Marketa Uhlirova is following in the footsteps of Richard Nicoll, The Gentlewoman’s Penny Martin and Roksanda Illincic in introducing the latest film at Test Presents this week – one of London’s more upmarket film clubs. Held at Town Hall Hotel in Bethnal Green, Test Presents invites speakers and designers to host an evening of discussion and appreciation. The founder of London’s Fashion in Film Festival as well as a teaching fellow at University of the Arts London, Czech-born Uhlirova will be shedding light on a forgotten cinematic gem, Daisies. Directed by Vera Chytilova’s – one of European cinema’s most groundbreaking directors and a spearhead of 60s new wave cinema. After the film, Uhlirova will be leading a discussion on the power of colour and fashion in film. Speaking to Wonderland, Uhlirova tells us about the gems of Czech cinema, the visionary Chytilova and the power of costumes in film.
What made you select Daisies to show at Test Presents?
I’ve been saving Daisies for a rainy day for the Fashion in Film Festival, and decided the rainy day was now. Daisies is incredibly rich and provoking. I wanted to use this opportunity to make people see it in terms of its use of colour – an important tool in a number of Chytilova films.
Chytilova is a phenomenal director who questions society, gender and feminism. Is it reductive to look at Chytilova’s work from a fashion perspective?
I don’t think a choice of a particular perspective can ever be reductive if other perspectives are also allowed. Fruitless maybe, but not in this case. The aesthetic element is absolutely crucial – it was crucial to Chytilova, and her collaborator Ester Krumbachova. Krumbachova was a raw talent and like Chytilova was something of a visionary – she could write well but also designed great costumes and sets. For those who met her, she was an unforgettable presence. Thinking about the costumes specifically – they are absolutely key in shaping an overall visual identity. They work brilliantly with the narrative and the experimental techniques of the film.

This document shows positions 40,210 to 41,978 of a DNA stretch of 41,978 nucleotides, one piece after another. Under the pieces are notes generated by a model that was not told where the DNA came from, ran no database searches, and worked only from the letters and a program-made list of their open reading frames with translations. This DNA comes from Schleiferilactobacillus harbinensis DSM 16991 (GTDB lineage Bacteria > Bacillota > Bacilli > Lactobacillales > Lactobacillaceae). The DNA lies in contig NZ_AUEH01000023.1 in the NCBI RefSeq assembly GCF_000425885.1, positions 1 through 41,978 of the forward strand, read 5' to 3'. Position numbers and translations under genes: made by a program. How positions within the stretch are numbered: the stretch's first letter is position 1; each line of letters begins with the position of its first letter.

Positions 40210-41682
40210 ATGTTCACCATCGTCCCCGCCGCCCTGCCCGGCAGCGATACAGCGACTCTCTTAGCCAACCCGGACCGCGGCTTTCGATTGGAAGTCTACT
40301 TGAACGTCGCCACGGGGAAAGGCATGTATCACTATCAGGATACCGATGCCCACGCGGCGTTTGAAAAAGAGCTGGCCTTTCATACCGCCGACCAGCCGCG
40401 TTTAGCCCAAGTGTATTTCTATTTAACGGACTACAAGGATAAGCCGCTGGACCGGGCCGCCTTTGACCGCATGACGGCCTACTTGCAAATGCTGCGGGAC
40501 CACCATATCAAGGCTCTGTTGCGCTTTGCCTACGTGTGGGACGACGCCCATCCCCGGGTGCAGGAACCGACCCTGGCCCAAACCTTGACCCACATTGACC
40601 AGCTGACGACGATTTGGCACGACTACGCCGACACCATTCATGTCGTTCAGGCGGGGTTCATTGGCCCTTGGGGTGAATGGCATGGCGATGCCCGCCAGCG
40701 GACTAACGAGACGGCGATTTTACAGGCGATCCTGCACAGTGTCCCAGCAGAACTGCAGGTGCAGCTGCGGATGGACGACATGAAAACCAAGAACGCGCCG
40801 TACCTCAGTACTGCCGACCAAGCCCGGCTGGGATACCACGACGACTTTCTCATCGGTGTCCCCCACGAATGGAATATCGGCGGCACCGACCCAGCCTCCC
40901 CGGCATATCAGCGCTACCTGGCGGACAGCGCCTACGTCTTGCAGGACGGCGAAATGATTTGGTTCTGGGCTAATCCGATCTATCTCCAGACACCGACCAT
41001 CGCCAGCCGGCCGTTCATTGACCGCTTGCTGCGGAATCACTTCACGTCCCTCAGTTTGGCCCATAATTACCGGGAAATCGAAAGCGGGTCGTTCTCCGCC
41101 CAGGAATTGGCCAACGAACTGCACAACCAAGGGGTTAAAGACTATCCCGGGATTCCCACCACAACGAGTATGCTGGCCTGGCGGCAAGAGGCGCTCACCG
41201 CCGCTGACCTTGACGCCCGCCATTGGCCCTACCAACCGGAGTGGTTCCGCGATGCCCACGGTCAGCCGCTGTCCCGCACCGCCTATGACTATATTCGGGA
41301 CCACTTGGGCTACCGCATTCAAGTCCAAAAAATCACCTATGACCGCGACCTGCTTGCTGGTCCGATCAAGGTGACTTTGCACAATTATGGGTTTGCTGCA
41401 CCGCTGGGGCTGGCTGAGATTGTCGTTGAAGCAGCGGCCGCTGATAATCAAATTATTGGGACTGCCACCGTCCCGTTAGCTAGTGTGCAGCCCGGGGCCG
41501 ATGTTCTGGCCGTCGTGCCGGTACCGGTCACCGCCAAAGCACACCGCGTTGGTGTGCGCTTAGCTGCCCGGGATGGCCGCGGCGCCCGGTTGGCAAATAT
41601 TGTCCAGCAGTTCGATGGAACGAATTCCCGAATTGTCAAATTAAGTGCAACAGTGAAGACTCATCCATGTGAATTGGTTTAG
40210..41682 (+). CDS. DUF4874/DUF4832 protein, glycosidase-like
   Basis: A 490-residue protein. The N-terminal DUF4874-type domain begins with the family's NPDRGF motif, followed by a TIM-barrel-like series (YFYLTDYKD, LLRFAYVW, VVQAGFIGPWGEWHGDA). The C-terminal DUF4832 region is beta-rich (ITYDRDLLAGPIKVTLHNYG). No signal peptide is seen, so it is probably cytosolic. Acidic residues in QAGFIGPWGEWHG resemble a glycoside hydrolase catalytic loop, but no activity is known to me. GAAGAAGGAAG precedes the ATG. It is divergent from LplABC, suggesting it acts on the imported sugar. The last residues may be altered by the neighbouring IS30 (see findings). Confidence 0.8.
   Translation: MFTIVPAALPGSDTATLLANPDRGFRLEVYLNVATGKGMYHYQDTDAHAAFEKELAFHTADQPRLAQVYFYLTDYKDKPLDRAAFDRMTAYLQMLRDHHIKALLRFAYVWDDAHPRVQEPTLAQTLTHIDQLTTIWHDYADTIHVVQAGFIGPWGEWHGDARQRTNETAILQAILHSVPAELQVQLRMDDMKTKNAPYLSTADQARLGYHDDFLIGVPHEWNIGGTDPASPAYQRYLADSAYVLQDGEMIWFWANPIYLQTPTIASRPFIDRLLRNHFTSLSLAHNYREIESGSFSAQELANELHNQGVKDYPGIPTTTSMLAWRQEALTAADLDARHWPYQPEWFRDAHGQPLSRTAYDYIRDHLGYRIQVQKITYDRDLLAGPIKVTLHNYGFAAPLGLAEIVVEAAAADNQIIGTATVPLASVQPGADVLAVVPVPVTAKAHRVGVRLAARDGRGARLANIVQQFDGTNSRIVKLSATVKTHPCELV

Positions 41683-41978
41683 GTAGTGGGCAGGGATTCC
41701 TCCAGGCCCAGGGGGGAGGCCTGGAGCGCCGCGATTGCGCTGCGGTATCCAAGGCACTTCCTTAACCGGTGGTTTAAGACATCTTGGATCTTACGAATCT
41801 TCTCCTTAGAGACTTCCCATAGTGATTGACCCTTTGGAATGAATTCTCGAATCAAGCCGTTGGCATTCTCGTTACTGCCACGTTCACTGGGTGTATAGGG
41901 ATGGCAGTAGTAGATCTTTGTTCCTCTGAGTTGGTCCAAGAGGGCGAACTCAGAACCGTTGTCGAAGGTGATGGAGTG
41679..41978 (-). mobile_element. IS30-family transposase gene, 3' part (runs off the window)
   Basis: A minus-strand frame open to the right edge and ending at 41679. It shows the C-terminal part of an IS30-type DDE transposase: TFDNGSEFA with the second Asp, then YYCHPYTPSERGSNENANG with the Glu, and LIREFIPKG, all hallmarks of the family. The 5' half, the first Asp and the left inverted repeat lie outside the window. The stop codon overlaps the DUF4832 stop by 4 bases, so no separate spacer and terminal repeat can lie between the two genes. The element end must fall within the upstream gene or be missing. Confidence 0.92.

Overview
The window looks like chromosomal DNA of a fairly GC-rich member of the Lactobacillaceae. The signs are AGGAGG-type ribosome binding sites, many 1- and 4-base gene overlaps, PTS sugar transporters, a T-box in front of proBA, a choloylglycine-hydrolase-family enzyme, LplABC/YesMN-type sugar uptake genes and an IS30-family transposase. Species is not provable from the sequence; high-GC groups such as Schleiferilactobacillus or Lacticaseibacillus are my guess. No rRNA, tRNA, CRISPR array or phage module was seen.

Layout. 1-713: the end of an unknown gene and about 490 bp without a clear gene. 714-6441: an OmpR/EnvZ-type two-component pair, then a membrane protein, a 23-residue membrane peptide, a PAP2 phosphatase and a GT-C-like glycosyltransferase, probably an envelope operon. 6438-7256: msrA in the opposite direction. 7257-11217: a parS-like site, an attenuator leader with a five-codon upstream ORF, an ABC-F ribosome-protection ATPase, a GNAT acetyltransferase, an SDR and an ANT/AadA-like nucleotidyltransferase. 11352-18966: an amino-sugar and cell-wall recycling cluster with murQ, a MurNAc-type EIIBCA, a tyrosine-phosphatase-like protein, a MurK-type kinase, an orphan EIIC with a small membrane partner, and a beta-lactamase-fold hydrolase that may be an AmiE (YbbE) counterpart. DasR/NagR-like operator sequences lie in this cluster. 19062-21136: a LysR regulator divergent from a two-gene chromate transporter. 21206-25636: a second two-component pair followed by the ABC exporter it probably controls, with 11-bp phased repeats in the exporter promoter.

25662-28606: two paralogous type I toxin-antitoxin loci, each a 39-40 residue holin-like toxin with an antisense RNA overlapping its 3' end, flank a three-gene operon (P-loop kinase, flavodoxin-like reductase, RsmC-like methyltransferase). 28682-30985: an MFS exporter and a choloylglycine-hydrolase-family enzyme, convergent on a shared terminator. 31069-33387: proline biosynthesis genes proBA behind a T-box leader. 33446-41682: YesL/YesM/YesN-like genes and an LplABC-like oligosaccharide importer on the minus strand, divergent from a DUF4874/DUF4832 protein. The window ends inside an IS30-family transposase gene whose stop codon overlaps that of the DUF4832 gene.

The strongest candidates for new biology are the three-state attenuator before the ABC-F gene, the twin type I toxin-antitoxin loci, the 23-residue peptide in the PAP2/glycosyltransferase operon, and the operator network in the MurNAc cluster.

Daisies was produced whilst the Czech Republic was ruled under a Communist regime – did this effect more than just its plot?
Communism affected everything in people’s lives, but it was an everyday, lived experience too, so one had to be careful not to determine an interpretation of, let’s say, a work of art, purely by that. A lot of the bite in Daisies is directed at the conservatism and stiffness of Czech society. It’s also important to remember that politically and socially, the 60s was a more liberal time, sandwiched between the most repressive decades, the 50s and the 70s. To me, Daisies epitomises the possibility of freedom and I don’t mean just politically.
Did the advent of colour films affect costumes?
It wasn’t strictly ‘colour film’ technology, but the possibility of colour film in post-production that proved very important in cinema from its earliest days. Some of the first films were hand-coloured, frame by frame – they were often films that flaunted costume as a special cinematic attraction. The link between cinema’s use of colour and fashion has always been very strong. Costume is usually very important to film and TV but it’s not always singled out as an expressive means. Many filmmakers need costume to be spot on, precise, just right, yet also kind of ‘invisible’, so the characters are believable – which I think makes complete sense.
Daisies screens at 7.30pm on the 19th January, at 2012 The Council Chamber Screening Room Town Hall Hotel – Patriot Square, London E2 9NF
Words: Lucy Morris